Review: Cork School of Music performs The Laramie Cycle

Review by Shelly Hannigan

“‘Well, you know homosexuality is a sin’ – she kept saying that – and I go, ‘Mom, I just played a murderer tonight. And you didn’t seem to have a problem with that…”, this is just one of the thought provoking quotes from Moises Kaufman’s The Laramie Project. The, then, third year students of the Bachelor of Arts in Theatre Studies undergraduate course took on this eye-opening and heartbreaking play, and did so spectacularly. Additionally, the students performed a second play, The Laramie Project: Ten Years Later, and together, the two productions are known as The Laramie Cycle.The first play focuses on the aftermath of the murder of 21-year-old student Matthew Sheppard in Laramie, Wyoming, who was kidnapped, tied up, beaten and left to die alone in the Wyoming prairie in 1998, simply for being gay. Kaufman and additional members of the Tectonic Theater Project travelled to Laramie six times over the course of a year and a half, during the trial of the two men accused of the murder, in order to conduct interviews with the people of the town. These interviews, along with the journals the members of the Tectonic Theater Project kept during this time, which expressed their experiences during this time, allowed for an extremely interesting and in-depth insight into this tragedy. The second play involved many of the same members returning to Laramie 10 years after the murder and trials in order to see the evolvement of people’s attitudes towards the murder.

For the, now final year, Theatre and Drama students, this was their first public performance as part of their degree. Many of the students have been involved in performances both within and outside the college, many involved in the Cork Institute of Technology Musical Society’s productions of Into the Woods, How to Succeed in Business Without Really Trying and Carrie. One student, Emma Willis, was involved in Patrick Ryan’s Darkness on the Edge of Town, appearing as Robin O’Reily in the 2014 film. Willis and her fellow classmates, Tommy Harris and James De Burca, also appeared in the recent production of Juno and the Paycock in the Everyman Palace Theatre in Cork. Furthermore, Willis, De Burca and Harris starred alongside fellow classmates Ritchie Fitzgerald, Joy Mulcahy and Orla Horgan in their respective one-person shows this year. This college production of The Laramie Project gave a unique opportunity for people to see the future of Irish theatre at its very beginning.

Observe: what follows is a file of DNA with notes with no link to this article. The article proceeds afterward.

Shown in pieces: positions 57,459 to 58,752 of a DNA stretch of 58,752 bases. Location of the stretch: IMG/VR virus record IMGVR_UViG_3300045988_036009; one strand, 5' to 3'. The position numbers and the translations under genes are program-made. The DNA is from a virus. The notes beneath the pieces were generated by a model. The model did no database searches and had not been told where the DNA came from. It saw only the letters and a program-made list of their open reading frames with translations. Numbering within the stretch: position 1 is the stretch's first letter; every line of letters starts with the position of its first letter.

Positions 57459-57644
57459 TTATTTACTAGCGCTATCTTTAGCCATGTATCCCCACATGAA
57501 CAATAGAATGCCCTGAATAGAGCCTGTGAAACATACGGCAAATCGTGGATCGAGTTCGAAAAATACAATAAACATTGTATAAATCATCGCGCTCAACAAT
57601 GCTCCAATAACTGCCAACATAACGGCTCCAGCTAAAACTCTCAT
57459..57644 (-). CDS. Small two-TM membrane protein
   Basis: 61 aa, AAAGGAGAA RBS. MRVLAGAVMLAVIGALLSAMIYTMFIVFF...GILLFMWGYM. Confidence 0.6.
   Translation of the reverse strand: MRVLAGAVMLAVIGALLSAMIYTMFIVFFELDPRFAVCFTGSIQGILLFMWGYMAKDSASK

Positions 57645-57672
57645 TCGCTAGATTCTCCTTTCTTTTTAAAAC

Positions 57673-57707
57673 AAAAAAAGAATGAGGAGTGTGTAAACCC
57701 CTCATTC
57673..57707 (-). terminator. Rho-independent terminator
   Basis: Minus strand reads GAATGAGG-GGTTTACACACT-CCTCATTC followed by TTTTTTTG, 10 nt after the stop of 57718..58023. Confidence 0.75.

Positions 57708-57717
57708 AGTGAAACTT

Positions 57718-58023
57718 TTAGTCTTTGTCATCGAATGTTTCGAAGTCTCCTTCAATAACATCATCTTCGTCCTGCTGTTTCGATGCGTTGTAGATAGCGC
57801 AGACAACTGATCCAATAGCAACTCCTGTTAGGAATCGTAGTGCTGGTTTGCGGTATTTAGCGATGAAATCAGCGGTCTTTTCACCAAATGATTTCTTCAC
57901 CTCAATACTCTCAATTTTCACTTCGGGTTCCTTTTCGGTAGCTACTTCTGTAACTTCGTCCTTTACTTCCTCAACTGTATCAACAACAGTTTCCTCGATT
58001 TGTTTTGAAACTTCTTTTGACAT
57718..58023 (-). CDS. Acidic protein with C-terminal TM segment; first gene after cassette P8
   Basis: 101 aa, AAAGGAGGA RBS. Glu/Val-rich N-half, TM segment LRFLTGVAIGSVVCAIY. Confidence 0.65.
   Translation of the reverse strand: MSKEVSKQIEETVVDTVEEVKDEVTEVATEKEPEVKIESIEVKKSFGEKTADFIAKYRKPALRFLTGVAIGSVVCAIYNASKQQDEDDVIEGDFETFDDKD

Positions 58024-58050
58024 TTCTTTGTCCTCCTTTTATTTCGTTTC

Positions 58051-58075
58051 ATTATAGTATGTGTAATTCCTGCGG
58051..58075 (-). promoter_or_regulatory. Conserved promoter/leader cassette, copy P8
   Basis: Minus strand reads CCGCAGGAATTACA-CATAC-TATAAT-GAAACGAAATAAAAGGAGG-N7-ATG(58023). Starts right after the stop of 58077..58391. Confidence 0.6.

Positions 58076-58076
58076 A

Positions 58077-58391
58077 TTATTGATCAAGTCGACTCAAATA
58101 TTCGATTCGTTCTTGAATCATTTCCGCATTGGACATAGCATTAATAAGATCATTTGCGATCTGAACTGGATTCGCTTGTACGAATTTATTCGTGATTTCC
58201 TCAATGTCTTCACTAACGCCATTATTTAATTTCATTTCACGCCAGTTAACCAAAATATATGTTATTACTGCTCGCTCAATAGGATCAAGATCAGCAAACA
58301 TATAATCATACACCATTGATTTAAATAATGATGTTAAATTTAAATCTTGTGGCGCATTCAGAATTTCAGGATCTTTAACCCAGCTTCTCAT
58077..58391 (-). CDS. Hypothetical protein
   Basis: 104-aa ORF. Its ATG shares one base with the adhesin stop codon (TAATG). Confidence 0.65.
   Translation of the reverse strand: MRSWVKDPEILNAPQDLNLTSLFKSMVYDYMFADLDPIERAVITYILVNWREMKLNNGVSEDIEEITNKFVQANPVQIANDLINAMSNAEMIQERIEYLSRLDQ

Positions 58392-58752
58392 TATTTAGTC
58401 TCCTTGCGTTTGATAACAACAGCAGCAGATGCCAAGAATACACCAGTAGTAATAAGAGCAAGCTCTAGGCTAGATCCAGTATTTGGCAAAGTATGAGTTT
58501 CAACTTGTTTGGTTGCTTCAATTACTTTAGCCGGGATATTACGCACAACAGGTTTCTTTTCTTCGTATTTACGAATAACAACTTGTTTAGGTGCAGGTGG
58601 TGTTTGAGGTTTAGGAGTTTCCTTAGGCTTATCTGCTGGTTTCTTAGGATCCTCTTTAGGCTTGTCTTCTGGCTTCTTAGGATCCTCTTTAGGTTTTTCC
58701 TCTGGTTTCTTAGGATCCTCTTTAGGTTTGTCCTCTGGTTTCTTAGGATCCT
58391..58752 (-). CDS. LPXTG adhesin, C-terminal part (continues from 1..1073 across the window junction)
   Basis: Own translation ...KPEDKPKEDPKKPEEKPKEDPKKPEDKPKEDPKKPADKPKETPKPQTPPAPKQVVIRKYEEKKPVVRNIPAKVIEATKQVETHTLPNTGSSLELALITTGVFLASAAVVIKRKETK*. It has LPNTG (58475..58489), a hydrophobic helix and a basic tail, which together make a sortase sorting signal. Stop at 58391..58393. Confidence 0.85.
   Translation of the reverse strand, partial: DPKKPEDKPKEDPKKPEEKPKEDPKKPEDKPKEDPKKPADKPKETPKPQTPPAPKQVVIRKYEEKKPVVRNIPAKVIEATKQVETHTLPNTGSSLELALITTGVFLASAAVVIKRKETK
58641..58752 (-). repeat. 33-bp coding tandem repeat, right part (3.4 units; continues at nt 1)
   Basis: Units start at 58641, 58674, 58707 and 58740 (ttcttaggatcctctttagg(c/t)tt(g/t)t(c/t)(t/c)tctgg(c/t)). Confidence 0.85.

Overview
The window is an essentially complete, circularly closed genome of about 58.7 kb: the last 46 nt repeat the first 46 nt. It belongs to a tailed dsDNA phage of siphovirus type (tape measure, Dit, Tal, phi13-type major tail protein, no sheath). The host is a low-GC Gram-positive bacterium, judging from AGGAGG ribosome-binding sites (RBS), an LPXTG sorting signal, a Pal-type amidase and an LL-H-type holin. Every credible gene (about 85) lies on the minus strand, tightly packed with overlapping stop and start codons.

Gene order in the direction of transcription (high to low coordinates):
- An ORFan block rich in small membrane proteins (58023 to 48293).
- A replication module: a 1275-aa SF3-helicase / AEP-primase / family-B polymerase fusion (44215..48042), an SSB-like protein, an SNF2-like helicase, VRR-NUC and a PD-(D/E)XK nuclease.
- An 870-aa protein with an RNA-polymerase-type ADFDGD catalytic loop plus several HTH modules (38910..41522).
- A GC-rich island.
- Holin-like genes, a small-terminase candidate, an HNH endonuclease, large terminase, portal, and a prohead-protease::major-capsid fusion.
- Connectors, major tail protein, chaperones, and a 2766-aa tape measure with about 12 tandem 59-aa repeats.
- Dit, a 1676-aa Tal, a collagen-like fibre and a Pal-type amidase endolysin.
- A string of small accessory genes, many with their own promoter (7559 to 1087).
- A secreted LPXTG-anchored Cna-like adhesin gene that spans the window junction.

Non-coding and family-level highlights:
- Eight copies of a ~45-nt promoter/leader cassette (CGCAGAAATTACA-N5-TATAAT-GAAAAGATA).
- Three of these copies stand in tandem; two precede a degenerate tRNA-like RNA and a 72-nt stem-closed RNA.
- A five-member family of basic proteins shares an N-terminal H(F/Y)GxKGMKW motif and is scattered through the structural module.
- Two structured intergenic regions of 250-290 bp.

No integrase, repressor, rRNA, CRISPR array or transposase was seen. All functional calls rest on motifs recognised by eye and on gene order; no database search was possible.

The small cast, who portrayed almost 60 characters, carried out the play flawlessly, with all cast members, under Joseph C. Walsh’s direction, portraying perfect American accents. The difficulty with a cast of 18 playing almost 60 characters is certainly that it can get quite confusing, but these students more than succeeded in making the characters clear through the many costume alterations, which were carried out impeccably, and also through the gestures used to identify each character, which were vital in the continuity of the piece in order for the audience to be able to identify which character each actor would be portraying.

The performance left a chill in the heart and down to each audience members bones, the shock, horror and pain the small community felt at what had been done to this young man was portrayed by these young actors wonderfully, stunning the entire audience into silence and tears on more than one occasion. It is oftentimes difficult to lose oneself in theatre, in particular a performance where each cast member is portraying more than one character, but this cast drew each individual in and made us feel the torment young Matthew Shepard went through and the devastation left for this community to rebuild. It was clear to see that this performance was heartfelt and true, there was passion within this young group and they clearly love what they are doing, they are simply an inspiration to us all and an absolute joy to watch. Although the acting was superb throughout both performances, the first play was easier to engage with and certainly had far more of a shock factor, ultimately causing it to be more enjoyable, eye-opening and engaging. If there is ever a production of The Laramie Cycle, or if any of these promising actors are performing near you then without a doubt, I encourage you to go.